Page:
If you are changing litter products, it’s best to do it slowly — adding a little of the new litter at a time. If you’re testing out a litter that is very different from your current product, then adding a new litter box beside the current one with the new litter allows kitty to check it out and let you know how she feels. This is better than risking a total litter box strike because she refuses to use it.

Scooping daily is recommended.

Dennis the Menace

Dear Dennis,

When you came home with me from the barn you didn’t have a name. But you soon earned one.

One day shortly after ‘kitten’ arrived at home with me, we were out, shopping or walking or something. I don’t really remember where we went. I do remember walking into the living area of our little one bedroom apartment in student housing.

There you were, across the room, clinging to the top of the curtains over the patio door. There was a moment of silence. Do we run, do we yell, do we just close the door and walk away?

In almost no time, the curtain rod tore off the wall and down you tumbled in a tangle of fabric.

You were fine.

And that’s how you earned your name: Dennis the Menace.

As a family with one income, paying for veterinary school, we didn’t have a lot of extras, but my husband made sure to mark a few special days each year. One was our anniversary. On that evening, he arrived home with a lovely bunch of grocery store flowers that I proudly arranged in a vase we’d received as a wedding gift.

The next morning, there was a horrendous crash. You were still on the table with a leaf in your mouth when we ran into the room to see a smashed vase, water everywhere and shredded flower petals strewn across the table.

And the name stuck.

The big box full of sand

Choosing a litter box for your new kitten requires more thought than you’d think.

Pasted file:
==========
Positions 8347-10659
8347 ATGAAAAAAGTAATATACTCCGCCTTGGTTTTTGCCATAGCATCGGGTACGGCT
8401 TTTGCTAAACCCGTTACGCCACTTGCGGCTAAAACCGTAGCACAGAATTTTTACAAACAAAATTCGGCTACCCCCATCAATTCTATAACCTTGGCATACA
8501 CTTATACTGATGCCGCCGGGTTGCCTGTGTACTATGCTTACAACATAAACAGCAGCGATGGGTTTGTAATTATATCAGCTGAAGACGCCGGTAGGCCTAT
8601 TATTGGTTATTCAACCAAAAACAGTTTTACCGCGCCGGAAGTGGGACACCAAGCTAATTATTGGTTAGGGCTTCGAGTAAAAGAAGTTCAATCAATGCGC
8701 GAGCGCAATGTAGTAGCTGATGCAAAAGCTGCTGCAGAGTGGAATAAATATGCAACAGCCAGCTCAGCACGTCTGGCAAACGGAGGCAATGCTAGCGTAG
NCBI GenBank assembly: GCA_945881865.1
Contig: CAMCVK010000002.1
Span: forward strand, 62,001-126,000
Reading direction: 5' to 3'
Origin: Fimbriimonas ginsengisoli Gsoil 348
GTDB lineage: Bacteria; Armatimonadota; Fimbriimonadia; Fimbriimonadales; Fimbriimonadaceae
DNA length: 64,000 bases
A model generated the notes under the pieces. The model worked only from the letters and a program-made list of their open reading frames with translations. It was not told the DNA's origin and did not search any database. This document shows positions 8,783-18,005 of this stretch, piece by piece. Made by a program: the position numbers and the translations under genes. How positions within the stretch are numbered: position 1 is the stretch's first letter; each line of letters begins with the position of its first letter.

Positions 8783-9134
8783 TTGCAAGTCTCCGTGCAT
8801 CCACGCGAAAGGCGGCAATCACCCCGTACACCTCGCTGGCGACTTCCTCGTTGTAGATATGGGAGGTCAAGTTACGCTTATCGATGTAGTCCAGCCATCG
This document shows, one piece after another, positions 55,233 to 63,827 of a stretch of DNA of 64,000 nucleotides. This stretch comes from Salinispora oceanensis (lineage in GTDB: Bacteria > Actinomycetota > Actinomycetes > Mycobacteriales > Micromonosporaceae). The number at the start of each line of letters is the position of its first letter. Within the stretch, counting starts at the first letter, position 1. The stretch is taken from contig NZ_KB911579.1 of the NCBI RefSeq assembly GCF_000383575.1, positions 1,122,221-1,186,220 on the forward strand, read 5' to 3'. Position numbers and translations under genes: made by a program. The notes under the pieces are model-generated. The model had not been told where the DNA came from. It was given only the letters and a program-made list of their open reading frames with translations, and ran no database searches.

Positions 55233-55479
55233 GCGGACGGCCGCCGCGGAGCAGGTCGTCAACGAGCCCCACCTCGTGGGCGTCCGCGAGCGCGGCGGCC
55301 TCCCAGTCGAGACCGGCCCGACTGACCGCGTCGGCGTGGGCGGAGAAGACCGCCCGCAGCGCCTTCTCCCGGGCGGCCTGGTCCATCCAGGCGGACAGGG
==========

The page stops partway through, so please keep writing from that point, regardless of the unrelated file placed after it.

How big? Litter boxes should be about 1 and 1/2 times the length of the full-grown cat. They need room to dig, turn around, eliminate and then cover it. If the litter box is too small, then you might see a cat with all four feet planted in the sand peeing over the side. This kitty thinks he’s being clean, but you won’t.

Covered? Better not, but I know there are other considerations here. Some cats will accept a covered litter box. And it might be better in your household, especially if you have to make sure a dog isn’t snacking from the litter box, or if you have multiple cats and some who might ambush someone using the box. Often, a hardware store storage tote with a hole cut into the side can work, it’s larger, and with clear sides, it can help cats to feel less confined than in a litter box.

How many? In general, you should have one litter box for each cat, plus one. This is to prevent the situation where a timid cat won’t go past a bully on the way to the bathroom. This is also why you should put the litter boxes in different areas of the house, out of sight from one another.

Next week, how to choose when you’re looking at a wall of litter choices. (Yes, most of the differences are meant to appeal to you, not your new kitty).